AFRICANGLOBE – News that Trevor Noah would replace Jon Stewart as the new host of “The Daily Show” brought a collective round of applause for the South African comedian and his “fresh” perspective and “fresh takes on race.” Critics have long lamented the lack of color among late-night TV hosts, and now a Black man has gotten one of the plum hosting gigs.
Noah might look like an enlightened choice, but his routines show he isn’t — his jokes often hinge on insulting African Americans.
Back in 2012, Noah made his first American appearance, on “The Tonight Show with Jay Leno.” The bulk of his routine was composed of jokes about Black Americans. The United States, he said, was not “the America he was promised,” and “America has the credit of a Black man.”
Then Noah joked that Black people are misidentified as African Americans. “They’re not African, but we’ll play along,” he said, adding, “Many of them really try to connect with Africa, you know? Some of them have these African names. They’ll be like, ‘Yeah, yeah, that’s my girl Wanda, yeah, yeah. Yeah that’s right, that’s Dashiqua, or dat’s Taniqua.” Noah emphasized all this “hilarity” by using stereotypical B-Boy hand gestures to drive it home — because this is how all Black people communicate, obviously. Leno’s predominantly white audience ate it up.
I wasn’t aware Wanda was supposed to be recognized as an African name. Though poet Sha’Condria Sibley recently pointed out in a video that some of our cultural names do have African roots or intentions, attempting to falsify African culture is probably not top of mind for most Black parents when choosing names for their children. But regardless, what’s so wrong with wanting to connect with your African roots? And yes, I am African American. I’m an American of African descent. That’s how I define myself, as is my right. Noah finds this to be a source of comedy. Because he continues to separate himself from African Americans by his repeated use of “they” when making fun of us, Noah should go walk around St. Louis or Cleveland. He’d find out quickly that he’s not viewed any differently than us.
The Leno routine was not a one-time incident. Apparently Noah has built a career out of perpetuating unfortunate stereotypes about Black people (and others, too; Noah’s Twitter feed also offers some interesting jokes about Jews and women).
In a routine at the Apollo, in front of what appears to be a nearly all-white audience, he talked about learning how to speak “Black American,” offering as an example “fo shizzle my nizzle.” (If a white man had made that joke, Black Twitter would have set him ablaze with sparked fingertips in a litany of “reads” and memes.) In this performance, Noah made a better connection between his ignorance of African American culture and him confusing it with pop culture portrayals. But his introduction to the States was flat-out racist. With the appointment of his new post, it appears America, at least some of it, is loving it.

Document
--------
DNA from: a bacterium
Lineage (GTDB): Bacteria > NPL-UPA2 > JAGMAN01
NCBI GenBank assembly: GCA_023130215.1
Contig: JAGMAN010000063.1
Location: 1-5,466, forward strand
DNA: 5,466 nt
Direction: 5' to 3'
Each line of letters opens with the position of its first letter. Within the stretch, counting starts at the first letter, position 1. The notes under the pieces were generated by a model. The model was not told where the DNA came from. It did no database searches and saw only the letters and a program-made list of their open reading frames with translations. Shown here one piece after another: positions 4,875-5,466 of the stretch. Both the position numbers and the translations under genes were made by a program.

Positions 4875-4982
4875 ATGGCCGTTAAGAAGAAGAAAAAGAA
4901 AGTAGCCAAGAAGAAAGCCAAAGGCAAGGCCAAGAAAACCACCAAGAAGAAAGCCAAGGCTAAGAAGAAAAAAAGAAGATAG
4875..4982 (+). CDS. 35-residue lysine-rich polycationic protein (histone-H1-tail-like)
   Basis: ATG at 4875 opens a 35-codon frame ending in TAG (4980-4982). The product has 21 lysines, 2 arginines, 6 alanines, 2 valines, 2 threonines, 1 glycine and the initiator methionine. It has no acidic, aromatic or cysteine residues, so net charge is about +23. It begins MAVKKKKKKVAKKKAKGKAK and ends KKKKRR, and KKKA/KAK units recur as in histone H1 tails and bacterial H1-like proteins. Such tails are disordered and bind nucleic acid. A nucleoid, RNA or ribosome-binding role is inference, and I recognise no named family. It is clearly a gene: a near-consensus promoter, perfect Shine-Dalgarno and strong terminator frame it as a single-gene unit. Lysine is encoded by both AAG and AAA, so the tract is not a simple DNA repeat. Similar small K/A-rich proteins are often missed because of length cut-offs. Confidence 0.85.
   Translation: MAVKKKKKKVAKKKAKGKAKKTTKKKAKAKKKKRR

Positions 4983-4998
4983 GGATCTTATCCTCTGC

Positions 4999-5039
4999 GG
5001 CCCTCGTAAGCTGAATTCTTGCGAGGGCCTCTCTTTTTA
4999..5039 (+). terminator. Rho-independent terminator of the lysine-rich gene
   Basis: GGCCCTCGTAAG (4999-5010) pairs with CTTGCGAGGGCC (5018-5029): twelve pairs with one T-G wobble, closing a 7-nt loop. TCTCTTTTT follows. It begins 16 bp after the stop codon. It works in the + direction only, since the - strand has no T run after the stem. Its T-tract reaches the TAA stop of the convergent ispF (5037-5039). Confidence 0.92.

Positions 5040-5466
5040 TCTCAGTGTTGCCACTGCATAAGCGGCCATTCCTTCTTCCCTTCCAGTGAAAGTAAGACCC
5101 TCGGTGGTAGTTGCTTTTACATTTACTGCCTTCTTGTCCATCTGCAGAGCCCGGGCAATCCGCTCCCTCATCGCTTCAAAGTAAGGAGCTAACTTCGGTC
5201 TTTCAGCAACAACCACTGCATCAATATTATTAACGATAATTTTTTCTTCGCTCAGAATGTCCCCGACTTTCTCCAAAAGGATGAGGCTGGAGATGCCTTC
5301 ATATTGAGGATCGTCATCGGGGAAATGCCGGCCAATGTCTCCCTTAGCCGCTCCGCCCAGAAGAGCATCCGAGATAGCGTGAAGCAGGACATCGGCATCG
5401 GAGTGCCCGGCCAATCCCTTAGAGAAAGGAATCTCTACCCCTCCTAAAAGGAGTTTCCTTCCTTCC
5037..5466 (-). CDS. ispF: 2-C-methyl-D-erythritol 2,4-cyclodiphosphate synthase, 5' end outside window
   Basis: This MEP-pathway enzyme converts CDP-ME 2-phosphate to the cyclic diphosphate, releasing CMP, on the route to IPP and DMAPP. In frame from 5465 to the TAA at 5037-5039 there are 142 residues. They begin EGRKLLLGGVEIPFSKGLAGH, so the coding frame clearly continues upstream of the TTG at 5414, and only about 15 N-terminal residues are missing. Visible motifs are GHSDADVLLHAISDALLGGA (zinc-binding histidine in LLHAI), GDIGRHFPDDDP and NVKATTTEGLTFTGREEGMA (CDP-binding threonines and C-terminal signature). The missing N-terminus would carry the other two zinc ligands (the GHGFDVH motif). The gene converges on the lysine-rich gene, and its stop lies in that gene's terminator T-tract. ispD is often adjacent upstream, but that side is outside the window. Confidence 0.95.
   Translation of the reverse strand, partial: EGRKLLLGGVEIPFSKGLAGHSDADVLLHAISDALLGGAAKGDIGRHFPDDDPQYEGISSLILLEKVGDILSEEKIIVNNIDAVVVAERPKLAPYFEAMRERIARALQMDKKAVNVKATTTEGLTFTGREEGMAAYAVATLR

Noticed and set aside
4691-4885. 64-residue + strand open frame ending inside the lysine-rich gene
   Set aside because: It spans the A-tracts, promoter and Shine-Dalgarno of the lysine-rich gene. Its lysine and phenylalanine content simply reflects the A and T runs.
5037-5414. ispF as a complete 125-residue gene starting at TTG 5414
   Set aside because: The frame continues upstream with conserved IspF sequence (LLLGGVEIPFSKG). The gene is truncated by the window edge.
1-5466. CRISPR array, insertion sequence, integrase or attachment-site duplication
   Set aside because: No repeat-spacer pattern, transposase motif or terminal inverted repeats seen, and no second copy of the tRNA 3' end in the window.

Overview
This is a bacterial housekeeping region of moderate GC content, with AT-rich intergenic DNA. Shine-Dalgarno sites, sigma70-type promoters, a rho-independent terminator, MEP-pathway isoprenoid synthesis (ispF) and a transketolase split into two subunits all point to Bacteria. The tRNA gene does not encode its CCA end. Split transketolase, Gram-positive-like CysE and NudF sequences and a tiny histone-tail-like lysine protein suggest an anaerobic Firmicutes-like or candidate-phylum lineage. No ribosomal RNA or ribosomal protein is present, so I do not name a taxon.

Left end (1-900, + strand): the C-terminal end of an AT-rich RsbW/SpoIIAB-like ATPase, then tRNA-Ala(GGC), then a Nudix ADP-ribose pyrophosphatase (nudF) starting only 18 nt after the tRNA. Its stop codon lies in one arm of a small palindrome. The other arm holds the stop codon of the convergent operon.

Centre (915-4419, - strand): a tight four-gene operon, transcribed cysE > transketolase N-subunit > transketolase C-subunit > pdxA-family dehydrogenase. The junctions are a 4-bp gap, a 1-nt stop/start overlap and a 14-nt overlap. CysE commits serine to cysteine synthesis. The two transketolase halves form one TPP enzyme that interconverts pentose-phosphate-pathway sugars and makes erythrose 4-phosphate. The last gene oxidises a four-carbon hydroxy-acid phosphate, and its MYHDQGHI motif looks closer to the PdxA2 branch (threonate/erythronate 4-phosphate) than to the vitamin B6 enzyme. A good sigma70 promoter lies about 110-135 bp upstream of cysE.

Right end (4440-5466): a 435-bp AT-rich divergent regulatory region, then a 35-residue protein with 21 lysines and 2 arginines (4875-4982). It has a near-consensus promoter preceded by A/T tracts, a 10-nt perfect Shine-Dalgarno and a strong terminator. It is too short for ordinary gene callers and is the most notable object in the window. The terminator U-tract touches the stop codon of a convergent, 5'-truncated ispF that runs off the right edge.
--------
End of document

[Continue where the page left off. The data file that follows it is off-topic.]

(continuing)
Some on Twitter have pointed to Eddie Murphy’s infamous “half” routine, in which he said he needed to go to Africa to find a “crazy, naked zebra bitch” for a wife, and Chris Rock’s similar comedy as examples that Black comics make fun of African people, too. Marlon Wayans’s insulting comments about African people while he was on stage in Africa hosting an MTV awards show have also been thrown into the mix to demonstrate this point. So? None of this is okay with me. I’ve never understood, frankly, why some African Americans find it okay to disrespect African people.
Although we’re culturally different, I like to believe there is still a deeply rooted thread of connection. And there are actually talented Black people who do smart, evolved material on culture, race and politics that manages not to insult Black people. (W. Kamau Bell would have been a perfect choice to replace Stewart.)
It’s all too acceptable to disrespect Black people in this country, even when you’re also Black. Not only did Noah get away with these routines, now he’s being rewarded for them. And the sadder thing is that the next time we have this “there aren’t enough people of color in the late night arena” conversation, people will point to Noah and say, “See, we gave you another one.”
Well, you can keep him. I’d like a conscious Black person at the wheel, not someone who’s already driven me off a racist cliff.
By: Wendy Todd
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